The physician cases sharpened tip 67 of needle 64 to penetrate wall 107 by moving needle member 61 and sleeve 62 closer to side port 46. The field of view of optical viewing device 23 permits the physician to observe the penetration of wall 107. Thereafter, the physician causes an appropriate amount of injectable material to be introduced through needle 64 and into wall 107 to form at least one implant (not shown) in the wall. The injectable material can be deposited into any or all of the layers of wall 107, including between any of such layers. The implant can be of any suitable shape, for example an arcuate implant which extends around a portion or all of the wall as disclosed in U.S. Pat. No. 6,251,064. The implants can serve to augment the wall, bulk the wall, reduce the dispensability of muscle layers 112 and/or 113 of the wall, or serve any other purpose for treating the wall. When the ailment being treated is gastroesophageal reflux disease, the implant can serve to increase the competency of the lower esophageal sphincter 103.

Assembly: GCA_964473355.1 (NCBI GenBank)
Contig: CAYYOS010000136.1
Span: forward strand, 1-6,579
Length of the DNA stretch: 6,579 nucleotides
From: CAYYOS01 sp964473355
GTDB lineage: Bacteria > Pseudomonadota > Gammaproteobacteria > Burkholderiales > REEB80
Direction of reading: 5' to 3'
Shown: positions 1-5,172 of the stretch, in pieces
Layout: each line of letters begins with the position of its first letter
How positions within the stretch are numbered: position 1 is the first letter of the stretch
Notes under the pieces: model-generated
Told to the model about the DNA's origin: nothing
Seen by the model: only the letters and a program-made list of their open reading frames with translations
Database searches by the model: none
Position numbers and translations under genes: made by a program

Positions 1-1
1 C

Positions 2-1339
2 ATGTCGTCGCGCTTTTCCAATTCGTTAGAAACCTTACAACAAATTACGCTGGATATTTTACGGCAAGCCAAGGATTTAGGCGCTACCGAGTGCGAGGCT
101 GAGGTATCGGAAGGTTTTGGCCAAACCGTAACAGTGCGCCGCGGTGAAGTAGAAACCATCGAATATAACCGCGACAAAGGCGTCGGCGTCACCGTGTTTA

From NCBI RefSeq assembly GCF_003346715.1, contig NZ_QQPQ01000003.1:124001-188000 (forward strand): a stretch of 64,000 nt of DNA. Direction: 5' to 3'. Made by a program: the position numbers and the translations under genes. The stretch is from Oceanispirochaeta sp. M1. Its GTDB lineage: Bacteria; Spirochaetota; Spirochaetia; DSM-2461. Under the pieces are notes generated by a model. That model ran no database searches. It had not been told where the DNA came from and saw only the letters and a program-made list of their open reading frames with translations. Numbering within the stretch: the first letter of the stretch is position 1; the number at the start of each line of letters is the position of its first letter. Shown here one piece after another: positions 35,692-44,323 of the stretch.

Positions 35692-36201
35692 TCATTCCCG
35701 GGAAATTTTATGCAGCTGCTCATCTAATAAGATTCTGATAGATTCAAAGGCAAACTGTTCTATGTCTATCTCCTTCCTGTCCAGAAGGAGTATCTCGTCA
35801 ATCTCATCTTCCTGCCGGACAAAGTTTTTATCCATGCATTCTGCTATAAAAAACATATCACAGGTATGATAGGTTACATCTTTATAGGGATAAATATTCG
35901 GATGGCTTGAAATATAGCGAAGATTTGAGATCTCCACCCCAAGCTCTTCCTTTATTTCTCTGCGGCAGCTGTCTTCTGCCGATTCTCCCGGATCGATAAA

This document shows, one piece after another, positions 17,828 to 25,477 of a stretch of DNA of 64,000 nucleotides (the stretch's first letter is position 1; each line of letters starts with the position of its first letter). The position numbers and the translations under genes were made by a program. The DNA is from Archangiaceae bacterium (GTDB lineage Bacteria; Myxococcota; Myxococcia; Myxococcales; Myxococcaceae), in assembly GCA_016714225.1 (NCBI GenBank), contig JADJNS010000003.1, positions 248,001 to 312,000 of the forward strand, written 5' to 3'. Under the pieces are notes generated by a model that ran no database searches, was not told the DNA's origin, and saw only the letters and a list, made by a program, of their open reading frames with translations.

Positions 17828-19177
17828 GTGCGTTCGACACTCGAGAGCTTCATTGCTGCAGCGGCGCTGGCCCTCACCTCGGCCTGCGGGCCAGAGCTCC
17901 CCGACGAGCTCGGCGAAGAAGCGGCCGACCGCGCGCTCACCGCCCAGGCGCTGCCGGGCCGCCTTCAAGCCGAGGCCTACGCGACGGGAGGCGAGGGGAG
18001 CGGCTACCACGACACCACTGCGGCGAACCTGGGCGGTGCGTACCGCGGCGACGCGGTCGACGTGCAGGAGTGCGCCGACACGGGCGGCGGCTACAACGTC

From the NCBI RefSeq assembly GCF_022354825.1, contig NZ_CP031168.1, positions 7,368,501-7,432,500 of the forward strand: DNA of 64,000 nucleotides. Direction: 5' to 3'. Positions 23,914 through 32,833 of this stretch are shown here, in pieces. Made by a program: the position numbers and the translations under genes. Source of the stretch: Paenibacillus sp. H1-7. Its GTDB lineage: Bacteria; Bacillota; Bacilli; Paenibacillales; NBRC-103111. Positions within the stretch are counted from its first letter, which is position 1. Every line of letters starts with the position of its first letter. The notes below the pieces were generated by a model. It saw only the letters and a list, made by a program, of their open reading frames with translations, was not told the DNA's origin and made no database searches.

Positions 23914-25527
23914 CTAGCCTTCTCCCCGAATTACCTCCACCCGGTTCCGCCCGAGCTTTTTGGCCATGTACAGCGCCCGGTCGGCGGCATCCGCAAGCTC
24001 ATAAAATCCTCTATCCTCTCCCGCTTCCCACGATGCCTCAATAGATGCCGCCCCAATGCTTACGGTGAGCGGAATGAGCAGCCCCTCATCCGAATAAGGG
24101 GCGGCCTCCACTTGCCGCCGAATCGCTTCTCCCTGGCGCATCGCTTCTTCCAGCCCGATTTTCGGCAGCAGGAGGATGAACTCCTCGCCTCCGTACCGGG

A 23 gauge needle 64 is preferred to mitigate the possibility of a tear in the mucosal surface of the wall 107. Such a tear can result in splash back through the hole created by the needle and when exposed to an injectable or other material can result in sloughing of the entire mucosal surface. In addition, in a non-sterile environment such as the gastrointestinal tract, large mucosal tears are more prone to infection.
Placement of needle 64 in wall 107, and thus introduction of the injectable material from the needle 64 into the wall 107, is facilitated by the predetermined sizing of the exposed portion of needle 64 relative to shoulder 65 of central portion 61 c (see